Steve Cummins is a journalist, editor and documentary maker with a particular skill in helping his interviewees tell their stories in a manner that will engage readers. His work has appeared in a range of Irish, British and US publications, including NME, the Irish Times, Irish Independent, RTE and Nylon, among others. Over the course of his 15 years in journalism he has helped a range of people to tell their stories – from well-known cultural figures such as Bob Geldof, Paul Weller and Billy Bragg, to those recovering from famine and drought, and those doing life-saving work in the health and charity sector. Steve is also a documentary-maker, recently completing an acclaimed documentary on the musician, Jeff Buckley, for RTE Radio One. The documentary was broadcast in Ireland, Canada and Poland. Steve holds two Masters degrees (International Journalism, Creative Digital Media) and a BA in English and History. He is based in Dublin, Ireland.
As a Story Terrace writer, Steve interviews customers and turns their life stories into books. Get to know him better: you can read an autobiographical story of his own below. Get in touch today to work with him!
It wasn’t until I crossed 3rd Avenue that I realised I’d reached my destination. The imposing sign marking the St Mark’s Hotel, on the corner of St Mark’s Place, was the first indication I was in the East Village. A world only previously imagined had now been brought to life. The reality reflected back upon my eyes, however, wrestled with the illusion long embedded on my mind. The imagined had been drawn from the intoxicating, experimental novels of the Beats in the 50s, through to the hippie influx of the 60s, and the punk explosion of the 70s.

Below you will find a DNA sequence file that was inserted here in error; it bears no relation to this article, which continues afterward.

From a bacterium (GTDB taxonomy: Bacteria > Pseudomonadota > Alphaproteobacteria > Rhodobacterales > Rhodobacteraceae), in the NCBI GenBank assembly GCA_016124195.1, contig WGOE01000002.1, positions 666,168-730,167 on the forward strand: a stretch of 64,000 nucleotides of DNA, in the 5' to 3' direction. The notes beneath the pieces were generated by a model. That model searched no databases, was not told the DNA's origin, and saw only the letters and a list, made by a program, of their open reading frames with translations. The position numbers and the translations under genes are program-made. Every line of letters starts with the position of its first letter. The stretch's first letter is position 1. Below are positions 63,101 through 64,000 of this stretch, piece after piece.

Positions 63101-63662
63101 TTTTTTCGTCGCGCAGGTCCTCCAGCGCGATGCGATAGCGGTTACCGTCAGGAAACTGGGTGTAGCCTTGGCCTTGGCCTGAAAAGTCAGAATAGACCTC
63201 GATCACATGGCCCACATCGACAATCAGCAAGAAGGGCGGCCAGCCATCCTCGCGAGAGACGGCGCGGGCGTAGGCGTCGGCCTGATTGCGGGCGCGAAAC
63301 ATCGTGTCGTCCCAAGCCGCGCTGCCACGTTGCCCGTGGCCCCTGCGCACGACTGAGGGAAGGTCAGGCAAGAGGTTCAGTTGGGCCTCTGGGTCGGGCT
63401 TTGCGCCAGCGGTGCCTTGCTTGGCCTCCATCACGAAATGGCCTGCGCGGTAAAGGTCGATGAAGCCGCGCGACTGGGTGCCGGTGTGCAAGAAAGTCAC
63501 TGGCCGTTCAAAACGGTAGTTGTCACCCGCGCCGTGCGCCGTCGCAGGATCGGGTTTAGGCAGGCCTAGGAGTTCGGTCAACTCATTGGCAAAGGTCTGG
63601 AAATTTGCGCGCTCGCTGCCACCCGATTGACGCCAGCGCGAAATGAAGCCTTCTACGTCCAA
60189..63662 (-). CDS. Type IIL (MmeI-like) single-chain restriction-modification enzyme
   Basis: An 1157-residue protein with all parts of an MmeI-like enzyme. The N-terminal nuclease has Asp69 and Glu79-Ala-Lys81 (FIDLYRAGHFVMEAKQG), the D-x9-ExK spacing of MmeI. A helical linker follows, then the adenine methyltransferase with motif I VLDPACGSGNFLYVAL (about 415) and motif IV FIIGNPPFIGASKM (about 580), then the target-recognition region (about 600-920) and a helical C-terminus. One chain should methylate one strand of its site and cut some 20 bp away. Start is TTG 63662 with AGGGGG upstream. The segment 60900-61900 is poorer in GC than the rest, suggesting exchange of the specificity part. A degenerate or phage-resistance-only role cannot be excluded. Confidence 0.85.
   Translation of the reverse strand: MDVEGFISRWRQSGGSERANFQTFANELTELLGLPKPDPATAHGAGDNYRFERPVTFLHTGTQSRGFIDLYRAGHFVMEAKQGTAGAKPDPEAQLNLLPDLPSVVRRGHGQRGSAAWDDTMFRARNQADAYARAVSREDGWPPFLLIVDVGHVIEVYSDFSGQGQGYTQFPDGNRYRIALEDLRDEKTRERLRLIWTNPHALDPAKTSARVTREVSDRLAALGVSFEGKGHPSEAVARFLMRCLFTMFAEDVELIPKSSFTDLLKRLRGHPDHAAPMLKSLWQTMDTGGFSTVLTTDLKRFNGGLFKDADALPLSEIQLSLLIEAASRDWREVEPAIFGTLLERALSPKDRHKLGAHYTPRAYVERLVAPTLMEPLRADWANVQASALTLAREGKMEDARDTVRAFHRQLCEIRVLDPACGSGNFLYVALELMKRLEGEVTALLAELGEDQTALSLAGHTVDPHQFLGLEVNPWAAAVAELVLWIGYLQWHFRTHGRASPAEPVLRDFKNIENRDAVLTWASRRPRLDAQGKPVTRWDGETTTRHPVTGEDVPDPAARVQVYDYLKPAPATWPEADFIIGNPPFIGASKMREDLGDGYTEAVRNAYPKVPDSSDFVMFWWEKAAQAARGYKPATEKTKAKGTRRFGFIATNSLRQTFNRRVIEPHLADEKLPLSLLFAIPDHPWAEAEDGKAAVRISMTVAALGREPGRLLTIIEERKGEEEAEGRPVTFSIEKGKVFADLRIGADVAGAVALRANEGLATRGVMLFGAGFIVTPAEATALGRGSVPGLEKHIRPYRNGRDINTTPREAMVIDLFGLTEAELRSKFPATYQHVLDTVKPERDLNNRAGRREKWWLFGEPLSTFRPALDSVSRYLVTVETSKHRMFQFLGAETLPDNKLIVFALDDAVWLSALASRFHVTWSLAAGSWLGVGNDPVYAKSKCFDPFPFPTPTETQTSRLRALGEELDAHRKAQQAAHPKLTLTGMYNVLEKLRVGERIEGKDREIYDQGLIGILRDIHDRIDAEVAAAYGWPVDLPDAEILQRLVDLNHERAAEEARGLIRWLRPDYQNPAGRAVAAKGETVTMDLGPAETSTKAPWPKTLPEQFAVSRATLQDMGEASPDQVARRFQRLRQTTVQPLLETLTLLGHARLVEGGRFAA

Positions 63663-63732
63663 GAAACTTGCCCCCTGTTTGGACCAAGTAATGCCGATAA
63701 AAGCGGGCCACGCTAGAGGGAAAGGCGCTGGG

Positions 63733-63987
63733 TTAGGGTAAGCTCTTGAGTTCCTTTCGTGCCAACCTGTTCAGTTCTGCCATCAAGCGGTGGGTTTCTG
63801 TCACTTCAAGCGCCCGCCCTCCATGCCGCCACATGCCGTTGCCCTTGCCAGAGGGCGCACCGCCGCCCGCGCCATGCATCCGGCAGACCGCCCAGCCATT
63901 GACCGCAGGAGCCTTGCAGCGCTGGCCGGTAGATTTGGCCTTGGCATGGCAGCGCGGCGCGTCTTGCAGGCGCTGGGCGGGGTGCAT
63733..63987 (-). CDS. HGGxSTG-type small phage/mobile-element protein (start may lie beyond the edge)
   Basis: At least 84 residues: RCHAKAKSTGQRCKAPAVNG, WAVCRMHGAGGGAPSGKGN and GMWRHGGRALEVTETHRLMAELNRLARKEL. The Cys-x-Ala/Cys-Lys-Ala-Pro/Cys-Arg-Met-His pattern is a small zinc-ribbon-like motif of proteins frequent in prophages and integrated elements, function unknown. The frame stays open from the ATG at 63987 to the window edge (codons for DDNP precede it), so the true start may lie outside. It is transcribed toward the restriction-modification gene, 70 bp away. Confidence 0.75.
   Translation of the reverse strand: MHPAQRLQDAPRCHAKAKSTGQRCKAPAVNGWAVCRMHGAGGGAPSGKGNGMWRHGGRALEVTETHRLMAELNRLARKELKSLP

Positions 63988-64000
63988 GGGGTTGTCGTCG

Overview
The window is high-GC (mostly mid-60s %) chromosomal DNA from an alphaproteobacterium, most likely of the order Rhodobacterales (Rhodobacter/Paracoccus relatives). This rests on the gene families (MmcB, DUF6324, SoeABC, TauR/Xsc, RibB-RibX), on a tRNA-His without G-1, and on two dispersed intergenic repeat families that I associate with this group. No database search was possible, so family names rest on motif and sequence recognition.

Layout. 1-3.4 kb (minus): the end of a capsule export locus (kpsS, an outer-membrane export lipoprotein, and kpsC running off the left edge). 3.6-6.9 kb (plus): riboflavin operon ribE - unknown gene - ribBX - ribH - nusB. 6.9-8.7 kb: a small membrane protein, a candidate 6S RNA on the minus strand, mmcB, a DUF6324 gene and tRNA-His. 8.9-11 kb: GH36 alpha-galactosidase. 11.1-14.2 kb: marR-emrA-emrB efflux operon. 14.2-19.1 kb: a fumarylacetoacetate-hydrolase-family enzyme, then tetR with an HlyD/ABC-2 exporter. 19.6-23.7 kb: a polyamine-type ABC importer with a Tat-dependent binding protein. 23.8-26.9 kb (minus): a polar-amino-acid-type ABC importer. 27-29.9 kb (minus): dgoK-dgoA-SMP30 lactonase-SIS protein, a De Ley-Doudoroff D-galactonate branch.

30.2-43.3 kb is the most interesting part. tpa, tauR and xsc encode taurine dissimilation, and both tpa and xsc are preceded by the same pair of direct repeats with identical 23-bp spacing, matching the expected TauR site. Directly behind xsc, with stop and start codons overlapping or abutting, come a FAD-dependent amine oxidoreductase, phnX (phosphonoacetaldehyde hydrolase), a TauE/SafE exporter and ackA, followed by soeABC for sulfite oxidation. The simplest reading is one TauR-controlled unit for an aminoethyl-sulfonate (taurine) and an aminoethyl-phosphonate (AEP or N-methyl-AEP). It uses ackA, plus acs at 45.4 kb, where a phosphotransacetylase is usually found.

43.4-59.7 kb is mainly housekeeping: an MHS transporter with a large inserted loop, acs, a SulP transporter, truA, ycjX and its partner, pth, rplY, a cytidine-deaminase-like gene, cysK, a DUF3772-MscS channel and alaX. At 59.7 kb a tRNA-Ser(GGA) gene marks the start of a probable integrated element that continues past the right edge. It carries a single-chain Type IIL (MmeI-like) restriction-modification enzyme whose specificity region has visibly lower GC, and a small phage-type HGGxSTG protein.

In my mind’s eye, the East Village was the beating heart from where New York’s outsider artist’s changed the world. The reality, as I saw it today, was stark in its difference. The proliferation of small and expensive coffee houses, with their brunches, mimosas and well-heeled, frequently bearded clientele, was the first indication that gentrification had not missed the East Village as it thundered through Manhattan.
Making my way down St Mark’s Place I rummaged through my notes and tried to draw out the history I knew still lurked within the facades of the buildings around me. I was here on a pilgrimage. Jeff Buckley, a musician who had died almost 20 years previous, had, in a sense, brought me here as I sought to understand the neighbourhood that had given birth to his music.
As I stopped at the Gem Spa to buy its famous egg cream (a beverage that contains neither egg nor cream), I rummaged through my notes and pointed myself in the direction of 122 St Mark’s Place, where once stood the Sin-é café. It was there that Buckley had honed his stunning talent during the early 1990s and, my map told me, was just another 500 metres east.
As I edged nearer Tomkins Square Park, the edginess of the East Village that I’d read about slowly began to emerge. And then there it was, 122 St Mark’s Place. Here was the tiny venue within four walls that had inspired and been occupied for a time by everyone from Patti Smith to Bono, Iggy Pop and Jeff Buckley. Like the rest of the East Village though, its history was now hidden as a tiny Israeli grocery shop stood in its place.
“I’m sorry,” I asked the owner, “but do you know if this was once the Sin-é café?”
“Oh yes! My friend! My friend! Jeff Buckley! Sin-é! You are here. You have arrived. You have found it!”